Send to

Choose Destination
Am J Respir Cell Mol Biol. 2012 Jul;47(1):20-7. doi: 10.1165/rcmb.2011-0251OC. Epub 2012 Feb 3.

Connectivity map analysis of nonsense-mediated decay-positive BMPR2-related hereditary pulmonary arterial hypertension provides insights into disease penetrance.

Author information

Departments of Surgery, Vanderbilt University Medical Center, Nashville, Tennessee, USA.


The molecular mechanisms underlying the reduced penetrance seen in the nonsense-mediated decay-positive (NMD+) BMPR2 mutation-associated hereditary pulmonary arterial hypertension (HPAH) remain unknown. We reasoned that the cellular and genetic mechanisms behind this phenomenon could be uncovered by combining expression profiling with Connectivity Map (cMap) analysis. Cultured lymphocytes from 10 patients with HPAH and 10 matched familial control subjects, all with NMD+ BMPR2 mutations, were subjected to expression analysis. For each group, the expression data were combined before analysis. This generated a signature of 23 up-regulated and 12 down-regulated genes in patients with HPAH compared with control subjects (the "PAH penetrance signature"). Although gene set enrichment analysis of this signature was not uniquely informative, cMap analysis identified drugs with expression signatures similar to the PAH penetrance signature. Several of these drugs were predicted to influence reactive oxygen species (ROS) formation. This hypothesis was tested and confirmed in the same cells initially subjected to the expression analysis using quantitative biochemical detection of ROS concentration. We conclude that expression of the PAH penetrance signature represents an increased risk of developing clinical HPAH and that ROS formation may play a role in pathogenesis of HPAH. These results provide the first molecular insights into NMD+ BMPR2 related HPAH penetrance and highlight the potential utility of cMap analyses in pulmonary research.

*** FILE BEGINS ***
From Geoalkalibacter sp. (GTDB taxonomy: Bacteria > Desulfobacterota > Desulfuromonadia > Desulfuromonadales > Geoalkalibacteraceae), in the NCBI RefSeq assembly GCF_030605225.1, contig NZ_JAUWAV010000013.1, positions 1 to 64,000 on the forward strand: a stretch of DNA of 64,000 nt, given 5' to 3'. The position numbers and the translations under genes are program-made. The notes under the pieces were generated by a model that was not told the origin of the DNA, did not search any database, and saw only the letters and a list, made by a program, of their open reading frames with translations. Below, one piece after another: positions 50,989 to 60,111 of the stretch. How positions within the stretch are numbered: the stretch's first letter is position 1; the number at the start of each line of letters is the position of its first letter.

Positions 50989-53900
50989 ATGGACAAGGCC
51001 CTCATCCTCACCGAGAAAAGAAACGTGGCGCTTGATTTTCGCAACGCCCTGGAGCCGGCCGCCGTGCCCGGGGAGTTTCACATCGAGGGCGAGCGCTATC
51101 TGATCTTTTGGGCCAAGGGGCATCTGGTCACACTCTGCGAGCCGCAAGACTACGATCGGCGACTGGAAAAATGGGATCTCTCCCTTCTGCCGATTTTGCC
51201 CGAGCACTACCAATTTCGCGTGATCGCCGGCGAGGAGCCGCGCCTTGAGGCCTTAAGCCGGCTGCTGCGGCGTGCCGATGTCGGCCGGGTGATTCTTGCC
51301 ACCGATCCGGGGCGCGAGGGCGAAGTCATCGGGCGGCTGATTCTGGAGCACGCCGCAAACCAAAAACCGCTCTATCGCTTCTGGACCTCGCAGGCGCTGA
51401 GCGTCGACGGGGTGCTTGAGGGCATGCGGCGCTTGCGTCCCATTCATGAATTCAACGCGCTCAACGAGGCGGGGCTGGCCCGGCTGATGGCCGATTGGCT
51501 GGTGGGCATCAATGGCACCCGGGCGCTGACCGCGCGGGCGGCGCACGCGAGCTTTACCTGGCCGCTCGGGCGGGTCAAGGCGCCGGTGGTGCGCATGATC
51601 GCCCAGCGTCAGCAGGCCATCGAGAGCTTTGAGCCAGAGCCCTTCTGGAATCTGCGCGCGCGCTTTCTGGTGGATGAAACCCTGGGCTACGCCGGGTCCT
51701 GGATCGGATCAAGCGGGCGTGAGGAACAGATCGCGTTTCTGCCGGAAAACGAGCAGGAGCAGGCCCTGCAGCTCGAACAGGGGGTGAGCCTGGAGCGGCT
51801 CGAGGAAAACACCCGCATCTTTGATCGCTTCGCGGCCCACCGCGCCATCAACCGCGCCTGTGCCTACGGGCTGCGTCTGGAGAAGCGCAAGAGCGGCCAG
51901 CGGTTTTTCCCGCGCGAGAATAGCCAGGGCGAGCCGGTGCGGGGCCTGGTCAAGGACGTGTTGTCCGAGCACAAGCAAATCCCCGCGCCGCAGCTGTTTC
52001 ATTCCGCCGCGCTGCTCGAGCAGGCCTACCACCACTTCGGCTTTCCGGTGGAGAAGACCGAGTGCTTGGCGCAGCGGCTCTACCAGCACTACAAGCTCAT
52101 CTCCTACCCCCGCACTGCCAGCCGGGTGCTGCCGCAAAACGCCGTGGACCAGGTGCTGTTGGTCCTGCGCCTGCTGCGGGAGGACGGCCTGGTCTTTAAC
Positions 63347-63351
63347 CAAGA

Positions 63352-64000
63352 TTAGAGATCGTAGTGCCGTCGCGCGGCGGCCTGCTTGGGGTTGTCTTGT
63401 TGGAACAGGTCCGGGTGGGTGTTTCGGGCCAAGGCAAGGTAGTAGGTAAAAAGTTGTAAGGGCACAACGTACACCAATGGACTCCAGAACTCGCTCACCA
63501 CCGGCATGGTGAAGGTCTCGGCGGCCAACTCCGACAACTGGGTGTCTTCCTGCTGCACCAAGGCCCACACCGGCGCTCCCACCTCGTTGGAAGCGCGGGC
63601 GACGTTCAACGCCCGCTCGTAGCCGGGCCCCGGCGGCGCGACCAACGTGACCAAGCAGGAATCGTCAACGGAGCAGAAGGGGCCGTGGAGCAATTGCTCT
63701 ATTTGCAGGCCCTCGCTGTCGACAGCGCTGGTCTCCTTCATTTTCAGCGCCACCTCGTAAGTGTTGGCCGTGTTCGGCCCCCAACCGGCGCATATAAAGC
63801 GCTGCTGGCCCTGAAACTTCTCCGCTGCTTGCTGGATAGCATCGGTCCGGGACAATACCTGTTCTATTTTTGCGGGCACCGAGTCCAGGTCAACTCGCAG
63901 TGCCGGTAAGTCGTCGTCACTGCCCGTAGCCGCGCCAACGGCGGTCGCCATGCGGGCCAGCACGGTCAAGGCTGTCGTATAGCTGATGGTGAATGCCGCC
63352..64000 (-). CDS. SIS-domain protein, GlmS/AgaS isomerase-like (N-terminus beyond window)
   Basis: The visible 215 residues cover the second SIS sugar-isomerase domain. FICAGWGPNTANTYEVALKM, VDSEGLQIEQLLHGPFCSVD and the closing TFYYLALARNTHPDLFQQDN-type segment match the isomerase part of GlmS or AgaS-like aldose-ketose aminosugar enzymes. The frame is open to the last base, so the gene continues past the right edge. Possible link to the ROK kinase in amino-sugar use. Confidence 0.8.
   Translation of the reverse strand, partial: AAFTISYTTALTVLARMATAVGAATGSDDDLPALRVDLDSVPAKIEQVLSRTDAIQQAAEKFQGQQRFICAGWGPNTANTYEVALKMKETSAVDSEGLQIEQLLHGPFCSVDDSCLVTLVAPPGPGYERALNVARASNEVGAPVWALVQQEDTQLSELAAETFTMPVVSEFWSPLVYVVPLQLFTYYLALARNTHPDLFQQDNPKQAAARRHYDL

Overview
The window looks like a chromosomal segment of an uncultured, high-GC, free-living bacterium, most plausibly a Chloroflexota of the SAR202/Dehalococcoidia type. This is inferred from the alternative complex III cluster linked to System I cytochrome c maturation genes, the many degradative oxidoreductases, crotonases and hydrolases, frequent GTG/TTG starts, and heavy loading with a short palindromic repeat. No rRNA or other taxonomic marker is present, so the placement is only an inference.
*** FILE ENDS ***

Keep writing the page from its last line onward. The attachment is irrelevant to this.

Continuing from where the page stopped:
[Indexed for MEDLINE]
Free PMC Article

Supplemental Content

Full text links

Icon for Atypon Icon for PubMed Central
Loading ...
Support Center